In a unanimous verdict, the Court of Appeal today rejected the Secretary of State for Defence’s arguments saying, “Rights worth having are unruly things”. The byelaw prohibiting camping was quashed and the women’s peace camp is no longer criminalised. This ruling has an impact beyond AWPC and the Aldermaston nuclear weapons factory. It strengthens the right to protest and legitimises camping as a form of protest.

Speaking outside the court after today’s judgement, a representative from the Aldermaston Women’s Peace Camp said “We welcome today’s outcome, which is not only a victory for the women’s peace camp but an important judgement on the right to protest. Aldermaston Women’s Peace Camp will continue to hold our lawful camp to protest against the government’s unlawful nuclear weapons”.


Media contact details / 07887 802879

Further information
Full background briefing and high resolution images available at


Wednesday, February 4th, 2009

16th January 2009:

I got up to a late start because I had to increase my dose of Vitamin X and wait until I was calm enough to venture out. Those final few days were taking it out of me.

It was past noon, and it was clear that I wouldn’t manage to walk all the way to the Cocal Estate and back before dark. I set off down the road anyway.

The roar of an approaching engine made me turn. I leapt out of the way as a PSTC bus thundered past without slowing. It was almost empty. It seems that not even the locals know when to expect them or where to track down the elusive tickets. However, I still had that 3TT ticket in my wallet. If only I’d paid more attention to the traffic instead of day-dreaming.

After that I threw caution to the wind and flagged down the next car that came along, treating the driver as if he was driving a route taxi, although it was plain that he wasn’t and that I would be his only passenger. He was easy with that. We passed the bridge over the Nariva River and he pulled over, asking whether I wanted to go to the beach with him.

“No, here’s good. How much?”

“How much do you want to give me?”

I handed him 10TT, and he was easy with that too. Sometimes things just are.

I would worry about how to get back when the time came.

I walked back to the bridge. The Nariva river continued for as far as the eye could see with no sign of an estuary. The banks were a dense thicket of mangroves, as impassable as any fence around a military installation.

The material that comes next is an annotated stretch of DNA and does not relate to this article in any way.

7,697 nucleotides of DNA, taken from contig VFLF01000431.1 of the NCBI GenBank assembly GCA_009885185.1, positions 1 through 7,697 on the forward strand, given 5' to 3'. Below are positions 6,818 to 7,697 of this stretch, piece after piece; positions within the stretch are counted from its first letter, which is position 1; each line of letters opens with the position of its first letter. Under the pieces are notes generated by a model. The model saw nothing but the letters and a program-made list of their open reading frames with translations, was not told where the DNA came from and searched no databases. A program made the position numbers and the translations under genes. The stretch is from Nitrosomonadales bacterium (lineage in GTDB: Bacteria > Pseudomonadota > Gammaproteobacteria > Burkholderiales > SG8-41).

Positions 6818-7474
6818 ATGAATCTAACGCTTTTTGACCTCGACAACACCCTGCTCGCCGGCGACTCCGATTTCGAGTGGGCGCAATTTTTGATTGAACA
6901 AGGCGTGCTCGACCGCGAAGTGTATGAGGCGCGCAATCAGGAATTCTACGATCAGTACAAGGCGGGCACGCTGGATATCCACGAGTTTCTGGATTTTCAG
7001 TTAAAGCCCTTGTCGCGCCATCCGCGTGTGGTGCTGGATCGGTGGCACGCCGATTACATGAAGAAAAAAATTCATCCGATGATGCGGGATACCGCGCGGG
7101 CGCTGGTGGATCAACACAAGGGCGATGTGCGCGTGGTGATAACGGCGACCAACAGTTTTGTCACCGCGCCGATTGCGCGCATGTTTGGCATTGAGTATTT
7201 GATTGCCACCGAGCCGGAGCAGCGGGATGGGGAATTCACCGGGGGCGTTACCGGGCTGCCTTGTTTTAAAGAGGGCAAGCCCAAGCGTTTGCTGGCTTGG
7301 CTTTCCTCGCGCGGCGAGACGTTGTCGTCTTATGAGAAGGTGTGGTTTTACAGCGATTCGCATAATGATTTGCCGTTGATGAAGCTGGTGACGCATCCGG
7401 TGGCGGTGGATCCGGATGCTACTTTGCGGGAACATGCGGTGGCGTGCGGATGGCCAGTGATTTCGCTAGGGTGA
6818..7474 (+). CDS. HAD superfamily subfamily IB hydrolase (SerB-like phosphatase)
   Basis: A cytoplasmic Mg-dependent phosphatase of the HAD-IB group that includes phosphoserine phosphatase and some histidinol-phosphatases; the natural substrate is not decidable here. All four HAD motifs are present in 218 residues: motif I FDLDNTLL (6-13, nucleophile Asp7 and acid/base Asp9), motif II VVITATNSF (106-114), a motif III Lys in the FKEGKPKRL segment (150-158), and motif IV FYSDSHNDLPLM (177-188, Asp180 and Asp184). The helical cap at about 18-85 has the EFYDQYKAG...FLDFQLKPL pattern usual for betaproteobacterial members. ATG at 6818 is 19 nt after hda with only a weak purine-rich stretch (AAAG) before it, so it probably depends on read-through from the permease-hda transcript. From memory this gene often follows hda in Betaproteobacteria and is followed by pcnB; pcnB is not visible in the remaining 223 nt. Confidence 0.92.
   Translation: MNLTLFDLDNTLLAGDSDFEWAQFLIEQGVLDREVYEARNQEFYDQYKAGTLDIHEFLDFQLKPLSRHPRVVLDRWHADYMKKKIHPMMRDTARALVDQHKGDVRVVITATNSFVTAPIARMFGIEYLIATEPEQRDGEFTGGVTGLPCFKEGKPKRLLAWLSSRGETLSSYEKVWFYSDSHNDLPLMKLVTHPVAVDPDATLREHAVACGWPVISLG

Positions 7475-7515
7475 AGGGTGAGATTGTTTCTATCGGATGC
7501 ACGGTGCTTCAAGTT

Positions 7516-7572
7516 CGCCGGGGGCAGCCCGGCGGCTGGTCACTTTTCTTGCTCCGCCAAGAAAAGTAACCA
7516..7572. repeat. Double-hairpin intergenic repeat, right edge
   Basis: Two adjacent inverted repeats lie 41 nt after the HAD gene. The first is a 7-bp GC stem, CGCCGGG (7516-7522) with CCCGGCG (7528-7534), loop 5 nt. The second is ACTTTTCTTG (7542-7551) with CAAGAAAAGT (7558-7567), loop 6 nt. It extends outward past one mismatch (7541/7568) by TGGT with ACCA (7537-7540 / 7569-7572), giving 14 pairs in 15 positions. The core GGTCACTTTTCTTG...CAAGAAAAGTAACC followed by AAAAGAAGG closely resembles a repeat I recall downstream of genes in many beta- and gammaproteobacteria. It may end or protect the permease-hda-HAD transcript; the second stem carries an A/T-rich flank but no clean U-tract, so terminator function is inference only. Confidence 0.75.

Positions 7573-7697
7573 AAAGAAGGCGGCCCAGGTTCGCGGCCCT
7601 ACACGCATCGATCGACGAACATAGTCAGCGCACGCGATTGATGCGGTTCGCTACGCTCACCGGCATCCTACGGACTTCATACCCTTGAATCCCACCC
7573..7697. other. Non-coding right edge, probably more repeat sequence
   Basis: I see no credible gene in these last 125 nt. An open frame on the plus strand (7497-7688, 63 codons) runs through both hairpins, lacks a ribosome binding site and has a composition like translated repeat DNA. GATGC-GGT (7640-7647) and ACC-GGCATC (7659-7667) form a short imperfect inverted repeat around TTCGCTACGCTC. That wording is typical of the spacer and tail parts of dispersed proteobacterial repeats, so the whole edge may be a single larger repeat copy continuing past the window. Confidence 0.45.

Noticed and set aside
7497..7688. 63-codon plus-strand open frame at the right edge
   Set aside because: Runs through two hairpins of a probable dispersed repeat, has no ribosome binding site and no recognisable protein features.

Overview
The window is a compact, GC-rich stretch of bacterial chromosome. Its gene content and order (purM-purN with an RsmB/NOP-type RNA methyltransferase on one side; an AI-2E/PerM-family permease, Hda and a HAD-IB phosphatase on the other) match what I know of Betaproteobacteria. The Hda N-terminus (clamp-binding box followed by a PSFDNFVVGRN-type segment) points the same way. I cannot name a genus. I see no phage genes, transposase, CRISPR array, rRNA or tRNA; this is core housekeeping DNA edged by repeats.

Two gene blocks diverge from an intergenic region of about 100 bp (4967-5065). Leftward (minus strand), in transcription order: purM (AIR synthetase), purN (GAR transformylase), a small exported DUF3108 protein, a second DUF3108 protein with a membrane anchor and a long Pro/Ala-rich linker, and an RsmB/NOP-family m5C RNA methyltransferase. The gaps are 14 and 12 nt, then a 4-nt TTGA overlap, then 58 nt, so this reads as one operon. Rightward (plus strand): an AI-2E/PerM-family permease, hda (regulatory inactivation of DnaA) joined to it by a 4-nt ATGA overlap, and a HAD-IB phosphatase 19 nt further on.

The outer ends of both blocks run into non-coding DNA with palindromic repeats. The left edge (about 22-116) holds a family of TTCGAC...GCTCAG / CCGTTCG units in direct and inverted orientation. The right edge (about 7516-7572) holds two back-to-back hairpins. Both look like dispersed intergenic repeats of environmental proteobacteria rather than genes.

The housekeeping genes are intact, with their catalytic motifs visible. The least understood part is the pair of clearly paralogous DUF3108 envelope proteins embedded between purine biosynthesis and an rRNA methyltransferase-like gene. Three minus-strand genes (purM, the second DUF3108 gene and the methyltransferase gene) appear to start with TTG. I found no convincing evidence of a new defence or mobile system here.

Nariva River, near the mouth

The river runs parallel to the road and going along the beach suddenly didn’t seem such a bad idea. I walked to a deserted spot—well away from any parked cars—and picked up a sturdy rod of bamboo. Then I continued along the beach, using the seam of mangroves to point the way.

It took me twenty minutes to reach what passed for the estuary. Aside from two fishermen on the opposite bank, I hadn’t seen a soul.

Nariva River Mouth

The Nariva River is a classic blackwater river, the water dark like tea, with visibility between 30-45cm. It is rich in organics and fish, but there was nothing which the manatees could conceivably feed on.

Dejected, I turned back. The manatees wouldn’t be at the estuary—I wasn’t looking for dolphins.

The estate was about an hours walk away. It looked out of place with its large sheds; similar to a farmyard back home. Two lads were working in the yard. They greeted me and shouted for the boss as soon as I mentioned the M-word.


And there he was: Mr. Michael ‘Yankee’ James, wearing a Manatee Conservation Trust shirt.

I felt as if I had been caught in a surreal dream, standing on a farmyard with palm trees in the distance, talking about manatees.

“Come, I show you something,” Yankee said and took me to a large house opposite the estate. A wood-panelled room opened to a panoramic view of the sea. Its walls were covered with press clippings, maps and photographs of manatees.


Yankee stood by while I studied the newspaper articles, many already familiar from pdf scans on the MCT website.

“Any questions?”

“Yes, how many are left in the swamp?”

“We think about forty-seven.”

Forty-seven? My mind was reeling.

“But— I thought the last estimate was about twenty!”

“Twenty-two in fact,” Yankee said, and grinned.

“They don’t breed that fast! Ohmigod—you found another population!”

His grin widened. “That’s right. There is another sub-population.”

That was all that I could find out from him for now. Yankee was a busy man and I didn’t want to keep him, so eventually I came out with my intent. “I was told that I should contact you about seeing the manatees.”

“No, not me. I’ll give you the number for a Mr. Boodoo. He can make arrangements.”